Why Unopposed Bowser Hurts D.C.

D.C. Mayor Muriel Bowser gives the 2018 State of the District address on March 15. (Brigette White/The Washington Informer)
D.C. Mayor Muriel Bowser gives the 2018 State of the District address on March 15. (Brigette White/The Washington Informer)

D.C. Council member Robert White will not run for mayor and, as of now, neither will fellow Council member and former Mayor Vincent Gray.

White told a local newspaper that he wouldn’t run because he has a 18-month-old daughter at home. Through his spokesperson Mtokufa Ngwenya, White blew off a Washington Informer request for comment about the race.

As for Gray, he simply didn’t file the paperwork. He said many have asked, if not urged, him to run — particularly, since the recent D.C. Public Schools controversy.

Gray admits pondering the thought ever since his triumphant return to D.C. politics in 2017 after being exonerated in a probe that derailed his mayoral re-election campaign in 2014.

“I’ve certainly been considering it,” Gray said. “I get asked all of the time.”

Without a foe like White and a formidable opponent like Gray, who says he still may consider a general election campaign, it appears Mayor Muriel Bowser will have a cakewalk to re-election — at least, a primary election victory.

Bowser may have opponents, but they are political unknowns: James Butler of Northeast; Quincy Carter of Southeast; Victoria Gordon of Southwest; Ernest E. Johnson of Northwest; Art Lloyd of Northeast; Fidelis Malachi Pietrocina of Northwest; Jeremiah D. Stanback of Northeast; and Northwest resident and college student Michael Christian Woods.

Still, scholars have long argued that citizens lose when there are no serious or high-profile challengers for an incumbent.

In a 2012 dissertation, “Primary Elections and the Quality of Elected Officials,” Shigeo Hirano of Columbia University said there are three types of constituencies — safely Democratic, safely Republican, and balanced — distinguished by the distribution of voter partisan attachments, and two types of candidates — high-quality and low-quality.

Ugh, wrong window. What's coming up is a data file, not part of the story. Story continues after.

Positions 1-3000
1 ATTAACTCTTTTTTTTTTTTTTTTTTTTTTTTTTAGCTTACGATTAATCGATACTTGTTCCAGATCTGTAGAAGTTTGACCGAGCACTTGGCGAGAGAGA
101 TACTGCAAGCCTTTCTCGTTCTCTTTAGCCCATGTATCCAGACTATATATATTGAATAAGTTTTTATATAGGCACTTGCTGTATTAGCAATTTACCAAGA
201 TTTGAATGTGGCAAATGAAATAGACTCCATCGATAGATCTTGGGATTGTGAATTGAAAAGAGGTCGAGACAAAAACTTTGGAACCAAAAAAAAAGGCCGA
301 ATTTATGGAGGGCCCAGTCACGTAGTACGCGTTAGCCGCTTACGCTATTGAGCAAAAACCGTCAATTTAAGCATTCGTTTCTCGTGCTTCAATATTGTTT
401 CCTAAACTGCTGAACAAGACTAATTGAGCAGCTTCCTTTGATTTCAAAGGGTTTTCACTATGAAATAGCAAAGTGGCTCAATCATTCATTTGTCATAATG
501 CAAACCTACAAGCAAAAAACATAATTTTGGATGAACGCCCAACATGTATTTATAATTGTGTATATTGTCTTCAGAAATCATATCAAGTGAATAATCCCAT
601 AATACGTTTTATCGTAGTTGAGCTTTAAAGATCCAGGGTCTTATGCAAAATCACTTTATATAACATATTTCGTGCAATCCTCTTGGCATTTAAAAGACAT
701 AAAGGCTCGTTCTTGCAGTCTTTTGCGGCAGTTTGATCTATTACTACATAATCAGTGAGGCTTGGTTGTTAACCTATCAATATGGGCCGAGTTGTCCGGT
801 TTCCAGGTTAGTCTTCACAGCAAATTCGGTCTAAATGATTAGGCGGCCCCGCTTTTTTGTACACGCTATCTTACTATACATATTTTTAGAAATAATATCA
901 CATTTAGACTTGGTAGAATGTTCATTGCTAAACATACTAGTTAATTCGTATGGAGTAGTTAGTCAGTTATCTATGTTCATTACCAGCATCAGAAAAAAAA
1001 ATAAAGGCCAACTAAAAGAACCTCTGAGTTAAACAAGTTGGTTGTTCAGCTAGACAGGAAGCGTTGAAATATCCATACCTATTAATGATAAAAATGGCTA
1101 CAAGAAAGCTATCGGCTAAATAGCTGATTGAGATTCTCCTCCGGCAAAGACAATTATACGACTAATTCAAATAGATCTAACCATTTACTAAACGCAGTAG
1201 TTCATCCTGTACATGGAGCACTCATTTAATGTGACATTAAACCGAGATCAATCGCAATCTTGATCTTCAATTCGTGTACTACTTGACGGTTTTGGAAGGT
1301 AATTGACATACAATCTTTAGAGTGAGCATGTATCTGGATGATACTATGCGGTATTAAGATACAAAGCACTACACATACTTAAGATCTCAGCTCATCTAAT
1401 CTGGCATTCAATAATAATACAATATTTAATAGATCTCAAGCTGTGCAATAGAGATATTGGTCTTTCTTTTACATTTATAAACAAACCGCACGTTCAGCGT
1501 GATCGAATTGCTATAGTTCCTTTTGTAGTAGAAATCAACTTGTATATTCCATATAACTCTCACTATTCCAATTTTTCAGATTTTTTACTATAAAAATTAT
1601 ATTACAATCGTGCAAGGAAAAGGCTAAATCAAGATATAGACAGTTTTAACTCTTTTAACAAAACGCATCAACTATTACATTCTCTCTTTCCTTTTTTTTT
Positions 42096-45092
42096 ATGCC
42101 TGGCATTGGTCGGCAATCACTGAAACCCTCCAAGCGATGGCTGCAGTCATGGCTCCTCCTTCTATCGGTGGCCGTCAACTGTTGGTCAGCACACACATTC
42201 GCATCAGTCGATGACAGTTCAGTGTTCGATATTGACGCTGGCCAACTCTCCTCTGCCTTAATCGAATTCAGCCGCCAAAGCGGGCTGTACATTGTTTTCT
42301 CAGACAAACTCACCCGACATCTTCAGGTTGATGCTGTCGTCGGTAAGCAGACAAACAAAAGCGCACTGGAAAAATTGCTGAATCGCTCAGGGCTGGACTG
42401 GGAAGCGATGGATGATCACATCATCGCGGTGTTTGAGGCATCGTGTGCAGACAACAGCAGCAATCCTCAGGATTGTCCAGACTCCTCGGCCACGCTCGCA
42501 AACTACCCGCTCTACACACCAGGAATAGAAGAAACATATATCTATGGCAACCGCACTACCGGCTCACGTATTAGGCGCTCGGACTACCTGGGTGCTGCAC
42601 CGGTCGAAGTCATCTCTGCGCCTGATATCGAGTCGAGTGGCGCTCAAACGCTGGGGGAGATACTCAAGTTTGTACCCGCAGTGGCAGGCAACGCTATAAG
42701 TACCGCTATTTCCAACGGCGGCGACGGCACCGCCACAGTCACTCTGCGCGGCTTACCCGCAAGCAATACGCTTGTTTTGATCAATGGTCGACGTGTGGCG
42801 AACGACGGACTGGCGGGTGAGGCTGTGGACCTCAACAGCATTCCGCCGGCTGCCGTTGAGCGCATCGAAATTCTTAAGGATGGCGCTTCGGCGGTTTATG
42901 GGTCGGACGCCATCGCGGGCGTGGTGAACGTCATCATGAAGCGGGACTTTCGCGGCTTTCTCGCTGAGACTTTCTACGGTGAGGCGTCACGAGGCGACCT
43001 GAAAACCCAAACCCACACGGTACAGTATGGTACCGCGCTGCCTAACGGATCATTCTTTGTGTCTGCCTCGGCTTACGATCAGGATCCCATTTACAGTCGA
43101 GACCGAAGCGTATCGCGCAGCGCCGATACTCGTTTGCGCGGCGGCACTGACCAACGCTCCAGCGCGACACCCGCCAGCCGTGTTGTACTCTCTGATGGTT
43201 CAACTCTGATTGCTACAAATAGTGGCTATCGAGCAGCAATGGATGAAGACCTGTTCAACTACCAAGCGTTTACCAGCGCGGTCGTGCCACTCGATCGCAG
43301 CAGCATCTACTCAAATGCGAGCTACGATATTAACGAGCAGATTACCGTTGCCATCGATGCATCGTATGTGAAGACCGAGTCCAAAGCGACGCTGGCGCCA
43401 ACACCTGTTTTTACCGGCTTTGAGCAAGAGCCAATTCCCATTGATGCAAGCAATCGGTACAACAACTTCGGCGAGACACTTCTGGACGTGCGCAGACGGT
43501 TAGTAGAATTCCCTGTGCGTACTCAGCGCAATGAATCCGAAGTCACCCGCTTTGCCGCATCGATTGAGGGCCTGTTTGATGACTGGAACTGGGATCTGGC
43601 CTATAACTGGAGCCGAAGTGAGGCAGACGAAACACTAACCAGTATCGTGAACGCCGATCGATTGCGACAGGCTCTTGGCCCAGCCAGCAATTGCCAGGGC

Hirano said the main objective was to elect as many high-quality politicians in office as possible.

Hirano considered the following: an open-seat race in a safely Democratic constituency; an open-seat race in a competitive constituency; a race with a Democratic incumbent running in a safely Democratic constituency; and a race with a Democratic incumbent running in a competitive constituency.

“In case 1, we care mainly about the Democratic primary, because this party’s nominee is very likely to win in the general election,” Hirano said. “So we want at least one high-quality candidate to run in the Democratic primary, and we want the Democratic primary voters to choose one of the high-quality candidates as their party’s nominee. As long as this occurs, we do not care what very much about the Republican primary. The same logic applies in a safely Republican constituency, with the party labels switched.

“In case 2, we care about both party’s primaries,” he said. “However, we only really need one party to produce a high-quality nominee. Since the constituency is balanced, if one party nominates a high-quality candidate and the other party nominates a low-quality candidate, then the party with the high-quality candidate is very likely to win in the general election.